New chicken

Discussion in 'Chicken Behaviors and Egglaying' started by chicken11602, Nov 9, 2014.

  1. chicken11602

    chicken11602 In the Brooder

    Sep 28, 2014
    Southern IN
    Hello, my friend had a welsummers rooster and hen and they would never leave each others side, they would eat together and sleep together and would never leave each others side. If one was lost then the would call for each other. The rooster just recently died, and the hen is lost without him. My friend has 54 chickens and they all pick on her.
    My friend is dropping her off tomorrow and I want her make her feel safe and accepted. How can I make sure nine of my three RIRs don't pick on her, any advice is helpful!!! Thanks so much!!
  2. aart

    aart Chicken Juggler!

    Nov 27, 2012
    SW Michigan
    My Coop
    They will pick on her.

    It's about territory and new chickens are always perceived as threat to the existing flock and thus need to be attacked. Adding a single bird is the hardest integration, especially into a small flock of 3.

    Any chance you can get 1 or 2 more birds to come with her? All of them being in a new environment might help, then you can add the 2 or 3 to your 3 for a better balance. They'll have to be kept separated by wire fencing from your flock for a few weeks.

    Here's some notes I've taken on integration that I found to be very helpful.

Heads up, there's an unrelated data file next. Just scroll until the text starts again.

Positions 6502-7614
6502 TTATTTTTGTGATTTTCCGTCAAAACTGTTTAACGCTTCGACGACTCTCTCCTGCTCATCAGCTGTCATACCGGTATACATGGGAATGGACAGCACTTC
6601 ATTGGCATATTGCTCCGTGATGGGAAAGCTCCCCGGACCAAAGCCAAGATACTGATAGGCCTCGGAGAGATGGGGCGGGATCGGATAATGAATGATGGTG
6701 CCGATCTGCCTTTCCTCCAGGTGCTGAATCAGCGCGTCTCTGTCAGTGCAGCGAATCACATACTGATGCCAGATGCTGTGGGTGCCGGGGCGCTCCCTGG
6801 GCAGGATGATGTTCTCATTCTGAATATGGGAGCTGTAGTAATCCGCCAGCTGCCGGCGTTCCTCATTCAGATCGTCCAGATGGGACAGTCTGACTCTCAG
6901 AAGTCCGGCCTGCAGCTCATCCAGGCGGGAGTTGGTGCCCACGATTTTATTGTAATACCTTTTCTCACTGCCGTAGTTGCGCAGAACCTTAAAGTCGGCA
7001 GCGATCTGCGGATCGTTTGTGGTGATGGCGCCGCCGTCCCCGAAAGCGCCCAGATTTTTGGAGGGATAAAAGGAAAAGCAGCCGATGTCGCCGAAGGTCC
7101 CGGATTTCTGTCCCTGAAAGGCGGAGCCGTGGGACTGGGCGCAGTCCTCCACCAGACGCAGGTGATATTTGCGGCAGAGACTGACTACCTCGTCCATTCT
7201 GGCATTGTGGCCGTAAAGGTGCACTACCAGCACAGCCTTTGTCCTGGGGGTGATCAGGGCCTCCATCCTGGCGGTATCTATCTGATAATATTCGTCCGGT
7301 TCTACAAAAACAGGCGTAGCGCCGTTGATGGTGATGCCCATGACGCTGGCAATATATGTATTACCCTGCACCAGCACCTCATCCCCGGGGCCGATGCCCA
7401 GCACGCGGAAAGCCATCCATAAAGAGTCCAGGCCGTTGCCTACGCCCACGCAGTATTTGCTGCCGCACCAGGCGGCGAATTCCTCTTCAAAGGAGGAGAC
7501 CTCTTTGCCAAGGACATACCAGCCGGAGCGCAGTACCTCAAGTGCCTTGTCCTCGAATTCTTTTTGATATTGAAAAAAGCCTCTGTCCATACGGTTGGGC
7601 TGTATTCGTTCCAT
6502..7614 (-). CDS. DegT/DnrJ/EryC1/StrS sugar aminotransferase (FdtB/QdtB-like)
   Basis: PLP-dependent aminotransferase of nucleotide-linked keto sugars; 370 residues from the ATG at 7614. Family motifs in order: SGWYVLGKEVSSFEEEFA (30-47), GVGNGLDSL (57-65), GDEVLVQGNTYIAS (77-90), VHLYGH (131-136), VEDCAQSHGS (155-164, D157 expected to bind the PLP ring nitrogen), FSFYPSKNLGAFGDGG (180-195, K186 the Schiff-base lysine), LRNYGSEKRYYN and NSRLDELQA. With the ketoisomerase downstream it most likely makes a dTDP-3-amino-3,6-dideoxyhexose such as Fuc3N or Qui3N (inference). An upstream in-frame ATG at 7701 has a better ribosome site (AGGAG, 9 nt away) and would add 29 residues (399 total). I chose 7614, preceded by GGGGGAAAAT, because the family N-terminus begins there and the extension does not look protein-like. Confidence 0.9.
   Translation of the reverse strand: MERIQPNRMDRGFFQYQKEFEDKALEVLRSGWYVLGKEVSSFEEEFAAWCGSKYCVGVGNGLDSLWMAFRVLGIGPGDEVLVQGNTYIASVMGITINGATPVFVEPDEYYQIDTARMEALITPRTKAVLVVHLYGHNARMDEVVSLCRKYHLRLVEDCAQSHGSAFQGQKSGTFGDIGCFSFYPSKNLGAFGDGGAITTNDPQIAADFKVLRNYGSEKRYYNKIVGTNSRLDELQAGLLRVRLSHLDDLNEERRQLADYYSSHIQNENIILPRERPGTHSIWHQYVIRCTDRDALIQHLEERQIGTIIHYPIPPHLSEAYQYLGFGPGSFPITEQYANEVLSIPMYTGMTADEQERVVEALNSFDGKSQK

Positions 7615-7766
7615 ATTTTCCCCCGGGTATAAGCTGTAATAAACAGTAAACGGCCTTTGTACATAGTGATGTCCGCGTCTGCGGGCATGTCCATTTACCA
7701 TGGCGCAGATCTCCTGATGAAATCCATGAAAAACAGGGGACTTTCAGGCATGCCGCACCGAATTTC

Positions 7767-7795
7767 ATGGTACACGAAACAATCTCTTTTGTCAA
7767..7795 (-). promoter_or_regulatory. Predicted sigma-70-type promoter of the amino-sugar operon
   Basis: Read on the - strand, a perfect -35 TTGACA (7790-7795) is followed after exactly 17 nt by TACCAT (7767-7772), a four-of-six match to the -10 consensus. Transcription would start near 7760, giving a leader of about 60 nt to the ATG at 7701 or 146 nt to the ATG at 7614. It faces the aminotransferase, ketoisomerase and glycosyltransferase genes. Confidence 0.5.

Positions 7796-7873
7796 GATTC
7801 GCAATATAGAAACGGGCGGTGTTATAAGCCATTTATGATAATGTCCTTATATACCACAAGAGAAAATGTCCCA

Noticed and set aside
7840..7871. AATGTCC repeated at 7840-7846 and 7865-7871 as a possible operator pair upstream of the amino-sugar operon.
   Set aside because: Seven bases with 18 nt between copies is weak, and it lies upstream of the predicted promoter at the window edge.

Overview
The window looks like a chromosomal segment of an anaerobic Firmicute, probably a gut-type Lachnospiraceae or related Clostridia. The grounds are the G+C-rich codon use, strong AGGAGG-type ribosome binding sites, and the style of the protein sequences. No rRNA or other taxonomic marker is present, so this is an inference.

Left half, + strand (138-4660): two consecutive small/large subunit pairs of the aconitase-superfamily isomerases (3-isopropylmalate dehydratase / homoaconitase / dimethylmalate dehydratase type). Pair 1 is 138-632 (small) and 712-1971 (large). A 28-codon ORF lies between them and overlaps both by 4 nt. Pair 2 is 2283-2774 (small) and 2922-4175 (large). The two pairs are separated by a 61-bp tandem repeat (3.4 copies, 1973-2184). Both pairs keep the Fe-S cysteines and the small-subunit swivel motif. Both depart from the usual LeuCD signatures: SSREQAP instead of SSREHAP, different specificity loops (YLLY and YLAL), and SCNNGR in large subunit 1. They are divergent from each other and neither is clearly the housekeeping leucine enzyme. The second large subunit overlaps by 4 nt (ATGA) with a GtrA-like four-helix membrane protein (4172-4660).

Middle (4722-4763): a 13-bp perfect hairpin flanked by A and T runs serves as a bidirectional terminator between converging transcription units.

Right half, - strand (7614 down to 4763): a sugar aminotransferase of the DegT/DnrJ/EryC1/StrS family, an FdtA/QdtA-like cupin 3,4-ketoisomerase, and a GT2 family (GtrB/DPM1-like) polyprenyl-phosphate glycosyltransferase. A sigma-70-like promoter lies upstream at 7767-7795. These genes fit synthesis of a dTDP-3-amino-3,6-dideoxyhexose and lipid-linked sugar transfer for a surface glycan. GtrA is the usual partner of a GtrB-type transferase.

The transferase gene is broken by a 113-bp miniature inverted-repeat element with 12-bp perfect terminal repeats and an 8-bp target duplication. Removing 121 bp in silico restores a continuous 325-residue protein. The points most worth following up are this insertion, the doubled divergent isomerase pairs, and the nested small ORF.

See if any of them, or the links provided, might offer some tips that will assist you in your situation:

    Integration of new chickens to flock.

    Consider medical quarantine:
    BYC Medical Quarantine Article
    Poultry Biosecurity
    BYC 'medical quarantine' search

    Confine new birds within sight but physically segregated from older/existing birds for several weeks, so they can see and get used to each other but not physically interact. Integrating new birds of equal size works best.

    For smaller chicks I used a large wire dog crate right in the coop for the smallers. I removed the crate door and put up a piece of wire fencing over the opening and bent up one corner just enough for the smallers to fit thru but the biggers could not. Feed and water inside the crate for the smallers. Make sure the smallers know how to get in and out of the crate opening before exposing them to the olders. this worked out great for me, by the time the crate was too small for the them to roost in there(about 3 weeks), they had pretty much integrated themselves to the olders.

    If you have too many smallers to fit in a crate you can partition off part of the coop with a wire wall and make the same openings for smallers escape.

    The more space, the better. Birds will peck to establish dominance, the pecked bird needs space to get away. As long as there's no blood drawn and/or new bird is not trapped/pinned down, let them work it out. Every time you interfere or remove new birds, they'll have to start the pecking order thing all over again.

    Multiple feed/water stations. Dominance issues are most often carried out over sustenance, more stations lessens the frequency of that issue.

    Places for the new birds to hide out of line of sight and/or up and away from any bully birds.

    Read up on integration..... BYC advanced search>titles only>integration
    This is good place to start reading:

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